Reflections on Fatherhood

I became a Dad for the third time on Monday when our third daughter Layla was born.  In the midst of a C-section, lots of attempts at feedings, changing diapers, and little sleep I’ve had some time to reflect on this little thing called fatherhood.  Here’s what I’ve been thinking (no particular order):

  1. This is the last time I’ll experience the birth of a child that I helped create. Laura and I decided months ago that this would be the last child we would have.  As the Bible puts it, our quiver is full.  Even so, I was both overjoyed and saddened when Layla was pulled from Laura’s womb, because (barring a miracle) it was the last time I would see that happen.
  2. One of my children could end up saving my life. I had a kidney transplant eleven years ago.  Today, that kidney is still going strong with no signs of stopping.  It is, however, 59 years old.  It could theoretically last several more decades.  But the chances are pretty good that, down the road, I could need another transplant.  Should my girls be of age, and only if they really desired to do so, it’s possible they could give me one of their kidneys.  If they didn’t want to, I’d be fine with that.  By the time I need one, science may be able to grow one for me from my own DNA (and not with embryonic stem cells).
  3. Fatherhood is a HUGE responsibility. Yeah, I have to provide for their physical needs.  But the biggest responsibility is their spiritual development.  As a Christian, my #1 duty as a father is to help my kids love Jesus.  It must happen, not just when reading them Bible stories or praying with them (which I do), but in showing them how to live.  Some of you reading this may disagree–that a parent’s job is to help their kids decide for themselves.  Biblically speaking (and that’s the source for my worldview), however, my job is to point them to Jesus.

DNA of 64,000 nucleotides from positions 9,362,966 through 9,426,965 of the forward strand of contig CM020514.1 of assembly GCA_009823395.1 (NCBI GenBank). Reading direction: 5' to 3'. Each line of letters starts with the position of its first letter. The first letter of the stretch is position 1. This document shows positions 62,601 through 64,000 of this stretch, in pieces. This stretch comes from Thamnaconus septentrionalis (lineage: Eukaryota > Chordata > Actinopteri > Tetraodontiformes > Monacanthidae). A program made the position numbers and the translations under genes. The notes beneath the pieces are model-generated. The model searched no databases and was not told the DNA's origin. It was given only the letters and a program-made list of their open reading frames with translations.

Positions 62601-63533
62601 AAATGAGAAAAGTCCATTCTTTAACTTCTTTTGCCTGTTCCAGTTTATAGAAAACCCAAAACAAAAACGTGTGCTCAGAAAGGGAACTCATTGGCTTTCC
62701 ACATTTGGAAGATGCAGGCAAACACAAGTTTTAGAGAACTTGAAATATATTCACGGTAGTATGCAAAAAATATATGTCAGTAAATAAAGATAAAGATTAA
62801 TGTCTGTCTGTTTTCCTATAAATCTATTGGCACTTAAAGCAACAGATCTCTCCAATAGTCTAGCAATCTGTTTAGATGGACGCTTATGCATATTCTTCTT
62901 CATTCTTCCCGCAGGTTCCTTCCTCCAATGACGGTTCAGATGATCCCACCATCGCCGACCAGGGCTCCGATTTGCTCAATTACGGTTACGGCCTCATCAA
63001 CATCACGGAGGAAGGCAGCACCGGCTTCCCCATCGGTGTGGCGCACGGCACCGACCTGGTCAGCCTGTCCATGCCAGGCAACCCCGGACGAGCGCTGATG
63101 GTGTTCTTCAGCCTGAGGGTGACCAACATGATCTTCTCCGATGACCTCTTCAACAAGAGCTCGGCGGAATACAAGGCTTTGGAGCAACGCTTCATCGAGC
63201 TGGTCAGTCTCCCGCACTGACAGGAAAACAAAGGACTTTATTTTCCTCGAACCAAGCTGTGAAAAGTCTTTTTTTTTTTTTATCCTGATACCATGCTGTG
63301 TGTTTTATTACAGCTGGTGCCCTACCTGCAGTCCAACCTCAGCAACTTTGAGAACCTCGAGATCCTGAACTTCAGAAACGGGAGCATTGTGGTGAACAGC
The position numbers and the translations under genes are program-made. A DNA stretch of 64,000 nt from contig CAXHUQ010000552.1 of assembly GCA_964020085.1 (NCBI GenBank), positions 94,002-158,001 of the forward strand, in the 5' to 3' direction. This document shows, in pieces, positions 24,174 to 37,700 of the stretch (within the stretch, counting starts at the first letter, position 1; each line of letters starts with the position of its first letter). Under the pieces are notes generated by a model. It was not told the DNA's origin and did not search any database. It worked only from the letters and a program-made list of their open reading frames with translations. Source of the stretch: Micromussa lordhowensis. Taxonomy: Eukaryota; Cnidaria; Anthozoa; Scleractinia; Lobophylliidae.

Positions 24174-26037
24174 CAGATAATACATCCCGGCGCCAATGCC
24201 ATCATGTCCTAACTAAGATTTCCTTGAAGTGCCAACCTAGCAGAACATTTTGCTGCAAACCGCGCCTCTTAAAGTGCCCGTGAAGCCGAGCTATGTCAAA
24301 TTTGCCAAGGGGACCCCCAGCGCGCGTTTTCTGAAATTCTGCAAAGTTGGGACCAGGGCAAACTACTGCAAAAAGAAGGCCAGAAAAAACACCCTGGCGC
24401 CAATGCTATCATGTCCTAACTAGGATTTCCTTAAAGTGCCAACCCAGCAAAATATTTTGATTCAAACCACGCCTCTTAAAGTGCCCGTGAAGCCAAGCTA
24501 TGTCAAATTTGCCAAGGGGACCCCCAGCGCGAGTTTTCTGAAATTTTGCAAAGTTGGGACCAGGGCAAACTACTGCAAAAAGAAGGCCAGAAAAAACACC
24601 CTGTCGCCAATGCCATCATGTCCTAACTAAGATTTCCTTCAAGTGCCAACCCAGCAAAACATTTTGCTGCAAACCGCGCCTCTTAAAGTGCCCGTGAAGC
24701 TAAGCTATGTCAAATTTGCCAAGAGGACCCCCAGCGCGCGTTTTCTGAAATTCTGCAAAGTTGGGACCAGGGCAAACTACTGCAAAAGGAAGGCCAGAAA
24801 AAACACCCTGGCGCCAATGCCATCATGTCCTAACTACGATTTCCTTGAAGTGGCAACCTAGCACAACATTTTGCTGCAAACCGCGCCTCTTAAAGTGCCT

4. My kids come third (behind Jesus and my wife). Some would say God takes first priority and the family as a whole takes second priority.  But I firmly believe that within the family, my relationship with my spouse comes before my kids (some may say spouse and kids are on the same priority level, just with a different emphasis).  I’ve seen too many cases where the kids are put before the marriage, and the marriage falls apart (Jon and Kate ring a bell?).  The best thing for my girls is to see their parents love each other, to see me love and protect their mom, and to love and protect them.  I need to do what I can to show my girls the kind of man they should look for in a future spouse.  I’m not the greatest at it, but I’m working hard to do so.  When kids come first, kids more often than not become selfish, spoiled brats with dysfunctional parents.
  5. The boys better watch out. My girls may hate me at times, but my job is to protect them. Any boys my girls date will have to go through me.  Think Robert DeNiro in “Meet the Parents.”
  6. Fatherhood oozes grace. Like God’s grace to me through Jesus, I need to dish out grace to my girls.  They will make mistakes.  They will break my heart at times.  They may, God forbid, make bad decisions that may affect them for years… or the rest of their life.  There may be a time for tough love, but there will always be grace.
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About Aaron

Aaron is a follower of Jesus. He's married to his smokin' hot wife Laura and is the father of three adorable girls. He enjoys a robust cigar, a complex root beer, a good movie, writing, football, thought-provoking books, and rousing discussions about subjects you're not supposed to talk about (like theology and politics). Religious people irritate him (because he once was one). He's on a quest to find the perfect dry rub and sauce for ribs.
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